The process of making mail can be done by relatively unskilled people (child labour) It's also relatively easy to forge the metal in comparison to a piece of plate that requires a skilled smith to gauge exactly when to quench it. You can have a dozen kids knitting your mail for little more than a pittance, but you'll need an expert to make a good quality suit.

It's not easy to match current prices of a suit of armour with the prices back then, modern technology helps tremendously with getting things like temperature and steel quality to a high quality level, whereas our medieval smith had to rely on years of experience. According to Tobias Capwell of the Wallace Collection the price of a good quality suit probably exceeded that a luxurious house today. Given that knights changed armour every few years, there is a substantial amount of wealth involved.

Once they got the hang of plate armour, they could make it to a reasonable level of consistent quality that made it affordable for lower ranks, although they rarely could afford a full set, but helmet, breastplate and some other parts were certainly made in large numbers, combined with the looted armour and the ones on the second-hand market helped to "democratize" the use of plate.

Sobieski09 Feb 2018 7:02 p.m. PST

"A well of merchant"? Did merchants pay more to have a well sunk than, for instance, farmers, the parish clerk, or a corn factor?

Griefbringer12 Feb 2018 3:05 a.m. PST

Maybe he meant a "well-off" merchant.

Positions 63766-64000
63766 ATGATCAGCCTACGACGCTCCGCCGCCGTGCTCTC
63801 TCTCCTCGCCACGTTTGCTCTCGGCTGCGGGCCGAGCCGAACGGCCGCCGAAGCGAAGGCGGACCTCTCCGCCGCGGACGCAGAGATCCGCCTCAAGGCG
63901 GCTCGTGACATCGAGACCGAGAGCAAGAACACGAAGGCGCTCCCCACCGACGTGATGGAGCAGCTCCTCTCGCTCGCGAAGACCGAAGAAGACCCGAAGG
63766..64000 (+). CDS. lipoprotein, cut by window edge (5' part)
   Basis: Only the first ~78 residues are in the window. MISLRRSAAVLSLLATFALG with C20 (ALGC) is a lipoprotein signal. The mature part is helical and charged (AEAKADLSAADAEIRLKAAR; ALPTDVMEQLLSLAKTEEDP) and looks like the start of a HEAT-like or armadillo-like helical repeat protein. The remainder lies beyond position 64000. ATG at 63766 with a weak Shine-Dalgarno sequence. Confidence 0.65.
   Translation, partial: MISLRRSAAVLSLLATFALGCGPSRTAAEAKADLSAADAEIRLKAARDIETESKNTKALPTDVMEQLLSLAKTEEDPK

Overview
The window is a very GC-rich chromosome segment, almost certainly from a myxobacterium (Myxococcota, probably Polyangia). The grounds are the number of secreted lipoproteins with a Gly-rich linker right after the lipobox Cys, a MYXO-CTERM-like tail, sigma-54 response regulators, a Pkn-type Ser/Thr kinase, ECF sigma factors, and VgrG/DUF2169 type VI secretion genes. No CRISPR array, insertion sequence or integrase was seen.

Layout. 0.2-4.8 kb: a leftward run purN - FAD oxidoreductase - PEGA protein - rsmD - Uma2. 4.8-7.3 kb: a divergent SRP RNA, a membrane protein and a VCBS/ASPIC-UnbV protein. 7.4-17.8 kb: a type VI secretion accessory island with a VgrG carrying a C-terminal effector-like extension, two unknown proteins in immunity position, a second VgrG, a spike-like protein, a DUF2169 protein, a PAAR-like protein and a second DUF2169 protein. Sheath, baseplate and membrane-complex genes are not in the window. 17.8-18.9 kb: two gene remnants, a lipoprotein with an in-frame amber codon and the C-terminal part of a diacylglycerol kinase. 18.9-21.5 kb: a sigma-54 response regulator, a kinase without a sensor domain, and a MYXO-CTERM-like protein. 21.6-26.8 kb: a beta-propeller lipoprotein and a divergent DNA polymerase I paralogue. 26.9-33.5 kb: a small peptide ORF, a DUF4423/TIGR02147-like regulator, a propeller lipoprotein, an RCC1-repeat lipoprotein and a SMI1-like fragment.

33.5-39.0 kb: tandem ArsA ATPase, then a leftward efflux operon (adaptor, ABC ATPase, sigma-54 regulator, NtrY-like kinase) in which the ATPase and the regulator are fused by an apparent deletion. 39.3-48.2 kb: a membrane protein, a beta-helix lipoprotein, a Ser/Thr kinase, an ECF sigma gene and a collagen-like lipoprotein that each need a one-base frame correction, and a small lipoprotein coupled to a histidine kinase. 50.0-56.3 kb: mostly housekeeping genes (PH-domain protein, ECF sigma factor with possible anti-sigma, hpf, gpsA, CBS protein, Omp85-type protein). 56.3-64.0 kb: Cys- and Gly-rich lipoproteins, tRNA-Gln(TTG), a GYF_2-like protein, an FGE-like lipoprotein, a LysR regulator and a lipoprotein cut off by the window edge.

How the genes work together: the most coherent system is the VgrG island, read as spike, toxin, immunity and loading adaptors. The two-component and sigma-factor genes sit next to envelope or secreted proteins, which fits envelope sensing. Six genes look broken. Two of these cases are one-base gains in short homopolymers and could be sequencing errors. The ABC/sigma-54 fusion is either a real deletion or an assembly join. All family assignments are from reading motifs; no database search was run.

That said, a merchant's income could vary from a month to another. Maybe a better point of comparison could be a labourer or artisan – and I do not have any numbers around to show how many pennies they made per day.

Fatuus Natural11 Mar 2018 2:15 a.m. PST

That said, a merchant's income could vary from a month to another. Maybe a better point of comparison could be a labourer or artisan and I do not have any numbers around to show how many pennies they made per day.

I have only just noticed this.

In the 14th and 15th centuries a typical daily wage for a labourer was 3d. or 4d.

The daily rate of pay of an ordinary man at arms, generally 1s. or 2s. in the late 14th century, wasn't intended to enable him to purchase his necessary equipment. He was expected to have acquired that before the muster, and could not receive any pay until he had it. His warhorse alone had to be worth at least £5.00 GBP (100s.) – and he needed additional lesser beasts and of course armour and weapons.

Sorry - only verified members can post on the forums.